Thanks for your help,

Nick

jimdempseyatthecove
Black Belt
145 Views

>>section includes some code I don't control

What I was trying to get at was, if a change was made from V16 to V17 where the block time is thread local as opposed to global. Note, the environment variable as well as kmp_set_defaults("BLOCKTIME=0") appear to have global effect. I can see some benefit to having differing block times per thread.

IIF there is thread local block times, then I would suspect that prior to first parallel region kmp_set_blocktime(0) would be global.

This is just an assumption on my part.

Jim Dempsey

nicpac22
Beginner
145 Views

I can try calling kmp_set_blocktime(0) inside the "for" loop to test, but I'm away from my server now so won't be able to test until tomorrow.  I agree there could be benefit to having different block times per thread.  I was just curious why the behavior would change between v16 and v17 without any other changes to the code.  If memory serves, I think v15 behaved the same as v16 so it looks like the change didn't occur until v17.  Is this expected or could it be related to a base change in OMP?

Nick

nicpac22
Beginner
145 Views

I performed some additional testing today and verified that no matter where the call to kmp_set_blocktime(0) was placed in the code, it did not seem to have an effect.  Here's a simple program to demonstrate the issue:

kmp_block.cc:

#include <unistd.h>
#include <vector>
#include <math.h>
#include <omp.h>

using namespace std;

int main()
{
  int N = 1000;
  vector<float> a(N);
  omp_set_num_threads(4);
  kmp_set_blocktime(0);
  //kmp_set_defaults("KMP_BLOCKTIME=0");
  while(1)
  {
    int i;
    //kmp_set_blocktime(0);
    #pragma omp prallel for private(i) schedule(dynamic)
    for(i=0; i<N; ++i)
    {
      //kmp_set_blocktime(0);
      a = sqrtf(float(rand()));
    }
    // sleep for 10ms, > 0 but < default thread block time
    usleep(10000);
  }
  return 0;
}

No matter which call or combination of calls to kmp_set_blocktime(0) is/are uncommented, the v17 compiler still uses all 4 allocated CPUs with a majority of time spent on kmp_hyper_barrier_release whereas the v16 compiler uses almost no CPU when either of the first two kmp_set_blocktime calls are run.  Curiously, if only the kmp_set_blocktime call inside the inner "for" loop is used, the intel v16 compiler uses significantly more CPU than normal (and kmp_hyper_barrier_release starts to show up in perf top), however it is still less than with v17.  For both compilers, if the kmp_set_defaults line is uncommented, they use very little CPU, indicating the setting is being heeded, and performance is equivalent to the v16 kmp_set_blocktime(0) use case.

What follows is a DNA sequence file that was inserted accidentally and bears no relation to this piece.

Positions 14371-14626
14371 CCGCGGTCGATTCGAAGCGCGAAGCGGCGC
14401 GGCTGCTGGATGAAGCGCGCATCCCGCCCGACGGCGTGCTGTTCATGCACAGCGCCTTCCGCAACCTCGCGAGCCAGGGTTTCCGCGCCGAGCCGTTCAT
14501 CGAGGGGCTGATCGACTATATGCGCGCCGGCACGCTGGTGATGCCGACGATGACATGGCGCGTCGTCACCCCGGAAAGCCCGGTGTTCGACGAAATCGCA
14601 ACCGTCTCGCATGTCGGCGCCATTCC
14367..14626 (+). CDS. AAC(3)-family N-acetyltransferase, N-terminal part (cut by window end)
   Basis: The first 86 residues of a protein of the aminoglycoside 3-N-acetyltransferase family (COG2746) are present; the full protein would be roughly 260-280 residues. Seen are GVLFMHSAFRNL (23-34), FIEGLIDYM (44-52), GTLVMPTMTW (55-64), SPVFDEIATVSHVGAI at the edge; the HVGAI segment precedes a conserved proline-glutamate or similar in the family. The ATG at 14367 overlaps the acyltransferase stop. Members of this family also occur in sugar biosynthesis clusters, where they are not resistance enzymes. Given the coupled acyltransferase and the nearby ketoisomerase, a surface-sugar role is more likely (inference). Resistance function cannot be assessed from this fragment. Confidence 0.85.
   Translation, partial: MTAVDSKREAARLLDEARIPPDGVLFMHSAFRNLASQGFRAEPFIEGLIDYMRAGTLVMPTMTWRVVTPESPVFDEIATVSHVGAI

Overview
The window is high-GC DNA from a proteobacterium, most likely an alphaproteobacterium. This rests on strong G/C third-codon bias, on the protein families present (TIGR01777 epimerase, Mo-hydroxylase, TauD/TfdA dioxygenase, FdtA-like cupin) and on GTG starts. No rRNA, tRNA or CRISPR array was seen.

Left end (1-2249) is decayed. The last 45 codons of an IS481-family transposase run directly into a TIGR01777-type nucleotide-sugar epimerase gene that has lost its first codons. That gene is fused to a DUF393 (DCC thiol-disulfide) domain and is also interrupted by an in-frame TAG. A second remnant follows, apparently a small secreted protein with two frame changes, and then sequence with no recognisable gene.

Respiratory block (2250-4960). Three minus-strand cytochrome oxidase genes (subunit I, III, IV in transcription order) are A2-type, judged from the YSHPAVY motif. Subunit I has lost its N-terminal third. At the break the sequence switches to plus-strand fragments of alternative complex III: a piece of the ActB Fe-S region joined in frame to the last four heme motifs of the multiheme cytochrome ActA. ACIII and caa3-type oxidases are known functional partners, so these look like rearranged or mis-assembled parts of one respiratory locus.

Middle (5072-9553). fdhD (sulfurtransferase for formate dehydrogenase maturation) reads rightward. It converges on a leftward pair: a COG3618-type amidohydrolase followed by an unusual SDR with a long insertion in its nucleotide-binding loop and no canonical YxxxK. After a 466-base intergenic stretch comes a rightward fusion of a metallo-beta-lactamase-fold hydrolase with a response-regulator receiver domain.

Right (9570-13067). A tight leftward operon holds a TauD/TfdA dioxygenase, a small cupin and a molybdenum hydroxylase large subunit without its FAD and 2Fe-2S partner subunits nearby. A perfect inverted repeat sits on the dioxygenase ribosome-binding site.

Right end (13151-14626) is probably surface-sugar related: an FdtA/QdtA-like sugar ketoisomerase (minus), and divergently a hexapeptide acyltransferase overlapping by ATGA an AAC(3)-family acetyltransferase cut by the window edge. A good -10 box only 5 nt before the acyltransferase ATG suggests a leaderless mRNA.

For reference, I compiled the code with: icpc -O1 -qopenmp -liomp5 kmp_block.cc -o kmp_block

I also noticed that, as expected, when all calls to kmp_set_blocktime and kmp_set_defaults were commented out, both compiled versions used close to 4 full CPUs and perf top showed the kmp_hyper_barrier_release as the primary user of cycles.  I did notice in v16 the method that showed up in perf top was __kmp_hyper_barrier_release and in v17 it was _INTERNAL_25_______src_kmp_barrier_cpp_5678b641::__kmp_hyper_barrier_release.  I'm not sure if this matters but it does indicate something was changed in the bahvior of how thread locking/blocking is handled between the versions.  I'm not sure if this change is due to a change in the OMP libraries themselves or in the intel compiler.  Could this be a bug in the compiler or is there some other way to get v17 to heed the kmp_set_blocktime call?

Any help is much appreciated.

Thanks,

Nick